To verify that the burn is good, you must reset in bios to boot from the CD, follow the guide and at the boot options screen in the liveDVD choose " check disk for defects".

Now That we have a known good liveDVD, we can go to work.

1st step done


next when ready is to look and see what we are working with, in the terminal of the liveDVD







Or is this the file: ubuntu 12.04.4-dvd-amd-64.iso (this is the one I am downloading now and will burn to Live DVD)

oldfred
June 27th, 2014, 03:07 PM
Intel motherboards seem to have a BIOS that requires a boot flag on a primary partition. That is really a Windows requirement as grub does not use a boot flag to find the rest of grub to boot with.

So make sure you have a boot flag on one and only one of sda1 thru sda4. It does not have to be your Linux boot partition.

sewbiz
June 27th, 2014, 05:15 PM
Intel motherboards seem to have a BIOS that requires a boot flag on a primary partition. That is really a Windows requirement as grub does not use a boot flag to find the rest of grub to boot with.

So make sure you have a boot flag on one and only one of sda1 thru sda4. It does not have to be your Linux boot partition.

I do appreciate all your help oldfred, but what you just told me is GREEK to me. I did not understand one word of it or what I am to do next or how to do what I need to find it. Boot flag....clueless. So...does this mean my system may be unbootable? The black screen does not understand any of the commands other than ls.

I can't seem to even be able to do a download correctly. Does my Windows OS need to have Office to do this. I have a basic system....Windows 8.1 that I am using to find solutions.

oldfred
June 27th, 2014, 06:12 PM
You do not need office as that is just applications for word processing or spreadsheet. LibreOffice in Ubuntu is almost the same thing from a functional standpoint.

If you get install working an get error from BIOS that you cannot boot then boot flag is an issue. If you want to understand a little about how computers boot, just look at pictures in this. Article is more complex but explains it in detail. Discusses Vista but applies to all BIOS/MBR systems, but Windows uses a Partition boot sector where grub does not.
Multibooters, Pictures here worth 1000+ words - Vista but all Windows with BIOS/MBR
http://www.multibooters.co.uk/articles/windows_seven.html

But none of that should be related to your download an install issues. Many have posted that various flash drives or different installer software work better. So you sometimes have to experiment.


If you have downloaded this, it should be fine if you have 2GB or more of RAM and decent video card or chip.

12.04.4-dvd-amd-64.iso

sewbiz
June 27th, 2014, 06:26 PM
You do not need office as that is just applications for word processing or spreadsheet. LibreOffice in Ubuntu is almost the same thing from a functional standpoint.

If you get install working an get error from BIOS that you cannot boot then boot flag is an issue. If you want to understand a little about how computers boot, just look at pictures in this. Article is more complex but explains it in detail. Discusses Vista but applies to all BIOS/MBR systems, but Windows uses a Partition boot sector where grub does not.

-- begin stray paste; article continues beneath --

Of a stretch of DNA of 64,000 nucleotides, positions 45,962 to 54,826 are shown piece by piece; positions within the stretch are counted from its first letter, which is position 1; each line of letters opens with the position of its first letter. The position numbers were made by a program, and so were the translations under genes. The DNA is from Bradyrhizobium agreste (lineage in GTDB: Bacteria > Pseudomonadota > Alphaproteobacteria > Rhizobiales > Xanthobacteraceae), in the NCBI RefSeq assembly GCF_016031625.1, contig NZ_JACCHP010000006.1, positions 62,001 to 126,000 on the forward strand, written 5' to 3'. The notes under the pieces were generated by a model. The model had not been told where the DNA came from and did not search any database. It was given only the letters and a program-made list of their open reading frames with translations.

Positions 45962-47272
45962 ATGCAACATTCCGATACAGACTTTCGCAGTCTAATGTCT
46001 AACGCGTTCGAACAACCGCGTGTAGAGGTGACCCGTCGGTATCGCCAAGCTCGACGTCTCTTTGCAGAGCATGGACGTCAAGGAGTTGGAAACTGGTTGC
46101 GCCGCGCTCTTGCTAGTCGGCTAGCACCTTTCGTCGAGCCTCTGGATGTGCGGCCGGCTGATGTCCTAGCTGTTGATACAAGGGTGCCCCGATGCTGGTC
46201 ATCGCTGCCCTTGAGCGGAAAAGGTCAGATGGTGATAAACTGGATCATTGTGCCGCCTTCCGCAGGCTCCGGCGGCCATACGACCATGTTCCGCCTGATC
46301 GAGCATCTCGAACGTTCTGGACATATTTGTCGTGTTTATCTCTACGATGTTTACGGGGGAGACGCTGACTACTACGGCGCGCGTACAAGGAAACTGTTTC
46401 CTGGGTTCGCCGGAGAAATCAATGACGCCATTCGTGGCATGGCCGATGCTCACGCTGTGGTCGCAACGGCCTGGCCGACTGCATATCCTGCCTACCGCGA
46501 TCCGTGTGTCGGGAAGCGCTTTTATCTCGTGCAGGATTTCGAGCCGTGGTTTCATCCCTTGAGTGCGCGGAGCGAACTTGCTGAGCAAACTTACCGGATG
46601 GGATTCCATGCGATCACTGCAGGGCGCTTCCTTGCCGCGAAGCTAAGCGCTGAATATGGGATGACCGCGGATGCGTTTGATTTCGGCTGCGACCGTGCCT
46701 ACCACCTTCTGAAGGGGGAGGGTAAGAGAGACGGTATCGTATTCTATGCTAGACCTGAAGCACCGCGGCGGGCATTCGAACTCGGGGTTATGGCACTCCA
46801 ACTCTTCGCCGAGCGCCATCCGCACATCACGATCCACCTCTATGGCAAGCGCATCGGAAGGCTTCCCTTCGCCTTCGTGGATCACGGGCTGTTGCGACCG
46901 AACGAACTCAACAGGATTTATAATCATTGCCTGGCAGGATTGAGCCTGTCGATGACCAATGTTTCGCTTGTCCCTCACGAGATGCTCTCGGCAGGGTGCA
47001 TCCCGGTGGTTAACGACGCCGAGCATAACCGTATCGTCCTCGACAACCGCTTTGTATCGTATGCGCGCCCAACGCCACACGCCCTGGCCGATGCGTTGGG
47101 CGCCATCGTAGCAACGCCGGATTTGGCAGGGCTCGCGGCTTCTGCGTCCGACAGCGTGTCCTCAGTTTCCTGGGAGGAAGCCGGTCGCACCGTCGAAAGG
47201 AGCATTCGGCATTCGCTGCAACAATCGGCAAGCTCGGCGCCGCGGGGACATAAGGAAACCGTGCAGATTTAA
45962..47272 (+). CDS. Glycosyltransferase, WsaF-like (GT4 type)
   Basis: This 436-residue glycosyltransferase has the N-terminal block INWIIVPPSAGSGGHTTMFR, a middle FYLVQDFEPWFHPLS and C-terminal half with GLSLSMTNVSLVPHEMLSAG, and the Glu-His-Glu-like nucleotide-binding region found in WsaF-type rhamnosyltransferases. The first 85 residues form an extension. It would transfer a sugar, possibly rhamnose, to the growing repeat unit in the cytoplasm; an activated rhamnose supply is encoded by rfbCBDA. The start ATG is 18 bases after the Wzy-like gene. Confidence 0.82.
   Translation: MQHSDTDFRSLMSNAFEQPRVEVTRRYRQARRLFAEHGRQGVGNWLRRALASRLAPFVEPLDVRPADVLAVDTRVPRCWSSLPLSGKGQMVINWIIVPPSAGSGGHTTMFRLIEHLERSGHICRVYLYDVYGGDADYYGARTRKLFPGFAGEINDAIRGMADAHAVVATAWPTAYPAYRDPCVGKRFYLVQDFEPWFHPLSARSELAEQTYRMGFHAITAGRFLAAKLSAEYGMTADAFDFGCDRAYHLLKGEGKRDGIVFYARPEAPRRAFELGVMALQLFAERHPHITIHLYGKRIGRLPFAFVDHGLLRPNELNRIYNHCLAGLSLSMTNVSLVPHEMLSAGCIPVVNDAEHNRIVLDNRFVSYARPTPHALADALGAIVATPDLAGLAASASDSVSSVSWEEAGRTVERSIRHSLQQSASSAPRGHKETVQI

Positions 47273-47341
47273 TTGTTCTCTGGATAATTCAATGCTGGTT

Multibooters, Pictures here worth 1000+ words - Vista but all Windows with BIOS/MBR
http://www.multibooters.co.uk/articles/windows_seven.html

But none of that should be related to your download an install issues. Many have posted that various flash drives or different installer software work better. So you sometimes have to experiment.


If you have downloaded this, it should be fine if you have 2GB or more of RAM and decent video card or chip.

12.04.4-dvd-amd-64.iso

I have an Intel (R) HD Graphics Family, DAC type: Internal, Adapter String: Intel (R) HD Graphics 4400, Intel Video BIOS
Driver Version 10.18.10.3412 on the computer I am downloading to. I do have enough space on the DVD I want to BURN to or my USB.
Maybe it will be something as simple as a double click that I am not doing....or choosing the wrong .iso.
I am amazed you have not given up on me oldfred.

sewbiz
June 27th, 2014, 06:32 PM
Should I download to Windows Media Player? Or just save the file....then find it in my download folder...etc. I saved it to the folder before...then from the folder I clicked on it and clicked....send to the drive....should maybe I have "copied" it to the drive. Maybe it is a SIMPLE thing like that which I am doing wrong. : ( I cried last night so won't waste tears today.

oldfred
June 27th, 2014, 06:39 PM
You cannot copy or send to drive, you have to install it using one of the installer apps that both extracts the files in the ISO and converts drive or DVD to a bootable device. Just copying it does not make it bootable.

Follow instructions for ISO, unetbootin, pendrive, or rufus which all are installers. Links to each posted above.

sewbiz
June 27th, 2014, 09:26 PM